The Virginia Supreme Court on Tuesday finalized the state’s new redistricting maps, bending to criticism that congressional representation for the Richmond region was split too many ways by keeping together the western Richmond suburbs.
The change incorporates Democratic Rep. Abigail Spanberger’s 7th District base of western Chesterfield County and western Henrico County into a new, more competitive 1st District, potentially pitting Spanberger in a contest with Republican Rep. Rob Wittman. The 7th District still moves out of the Richmond suburbs to Northern Virginia.
The maps are effective immediately and will affect all regularly scheduled primaries and general elections moving forward.
As for upcoming special elections, like the January contest for the seat of Del. Jay Jones, D-Norfolk, the court said it would leave it up to the State Board of Elections and the Virginia Department of Elections to determine whether the old or new maps should be used.
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The court took over control of the state’s redistricting process after a new commission of citizens and legislators failed to come up with maps for the state’s legislative and congressional districts, a messy process that was bogged down by partisan politics.
The court issued its preliminary maps earlier this month, which were the product of amicable debate between the justices’ two experts — Bernard Grofman, nominated by Democratic legislators, and Sean Trende, nominated by Republican lawmakers.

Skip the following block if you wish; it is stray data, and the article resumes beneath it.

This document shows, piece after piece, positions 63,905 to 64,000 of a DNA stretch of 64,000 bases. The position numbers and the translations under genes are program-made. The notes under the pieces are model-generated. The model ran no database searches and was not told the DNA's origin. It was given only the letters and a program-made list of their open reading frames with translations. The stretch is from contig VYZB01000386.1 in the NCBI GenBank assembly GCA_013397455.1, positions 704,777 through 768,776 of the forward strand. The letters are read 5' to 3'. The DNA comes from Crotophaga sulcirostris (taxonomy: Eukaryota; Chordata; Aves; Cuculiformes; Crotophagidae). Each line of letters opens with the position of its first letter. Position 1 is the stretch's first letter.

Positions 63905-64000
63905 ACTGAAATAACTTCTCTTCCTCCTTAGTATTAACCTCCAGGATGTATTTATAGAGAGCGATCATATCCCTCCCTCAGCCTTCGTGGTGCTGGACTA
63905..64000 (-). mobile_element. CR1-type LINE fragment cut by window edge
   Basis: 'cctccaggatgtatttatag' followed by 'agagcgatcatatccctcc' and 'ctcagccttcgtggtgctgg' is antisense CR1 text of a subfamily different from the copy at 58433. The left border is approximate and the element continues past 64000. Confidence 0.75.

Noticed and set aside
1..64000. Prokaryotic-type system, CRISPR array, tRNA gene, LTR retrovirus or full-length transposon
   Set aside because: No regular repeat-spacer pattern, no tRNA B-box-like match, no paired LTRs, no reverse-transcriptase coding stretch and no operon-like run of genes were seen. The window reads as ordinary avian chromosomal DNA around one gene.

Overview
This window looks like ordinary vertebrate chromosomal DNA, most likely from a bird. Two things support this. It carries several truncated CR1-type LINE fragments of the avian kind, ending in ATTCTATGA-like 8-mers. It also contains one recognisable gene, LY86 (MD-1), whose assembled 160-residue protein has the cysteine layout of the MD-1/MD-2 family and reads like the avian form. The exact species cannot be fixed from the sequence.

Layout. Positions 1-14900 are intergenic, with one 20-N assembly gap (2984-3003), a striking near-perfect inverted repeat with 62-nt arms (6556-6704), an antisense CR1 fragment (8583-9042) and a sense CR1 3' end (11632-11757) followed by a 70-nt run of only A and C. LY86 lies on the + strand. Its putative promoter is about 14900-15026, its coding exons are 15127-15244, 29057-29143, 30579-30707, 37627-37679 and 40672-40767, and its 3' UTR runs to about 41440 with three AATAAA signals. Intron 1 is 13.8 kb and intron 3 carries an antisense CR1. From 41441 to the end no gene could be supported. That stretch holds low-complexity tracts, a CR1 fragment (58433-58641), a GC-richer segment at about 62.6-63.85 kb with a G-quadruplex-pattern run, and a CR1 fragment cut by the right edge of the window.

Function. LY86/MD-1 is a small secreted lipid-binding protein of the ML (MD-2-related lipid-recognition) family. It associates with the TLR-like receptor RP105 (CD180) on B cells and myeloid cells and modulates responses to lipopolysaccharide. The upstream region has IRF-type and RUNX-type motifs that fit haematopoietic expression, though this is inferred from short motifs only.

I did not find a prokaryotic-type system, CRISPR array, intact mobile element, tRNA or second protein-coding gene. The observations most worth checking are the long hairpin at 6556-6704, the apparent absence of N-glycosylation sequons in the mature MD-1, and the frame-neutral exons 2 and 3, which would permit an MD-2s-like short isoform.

In addition to the vanishing of the 7th from the Richmond suburbs, the maps the experts initially proposed faced criticism for disadvantaging the three women in Virginia’s congressional delegation — Spanberger, Rep. Elaine Luria, D-2nd, and Rep. Jennifer Wexton, D-10th — and for pitting about half of the state’s legislators against fellow incumbents in primary or general election match-ups.
The new congressional map lessens the split of the Richmond region.
The sprawling 1st District will now extend from western Chesterfield, western Henrico and eastern Hanover County northeast to Westmoreland County on the Northern Neck and south to York County and Poquoson.
It’s unclear if Spanberger, who was gearing up for a run in the new 7th in Northern Virginia, will instead remain in the Richmond area and vie in the new 1st. If she stays, Spanberger would be running against a 14-year GOP incumbent in a district that leans slightly toward Republicans. According to composite election results for 2016 to 2020, the newly configured 1st profiles as 53.2% Republican to 44.8% Democratic, the experts said.
Spanberger, reached through a spokesman, did not immediately respond to a request for comment.
The rest of the greater Richmond area will be split among two congressional seats. Northern Hanover, as well as Louisa, Fluvanna, Goochland and Powhatan counties, move into Republican Rep. Bob Good’s 5th District, which extends southwest from Richmond’s outer suburbs to Pittsylvania County and Danville.
The city of Richmond, eastern Chesterfield and eastern Henrico remain in Democratic Rep. Don McEachin’s 4th District.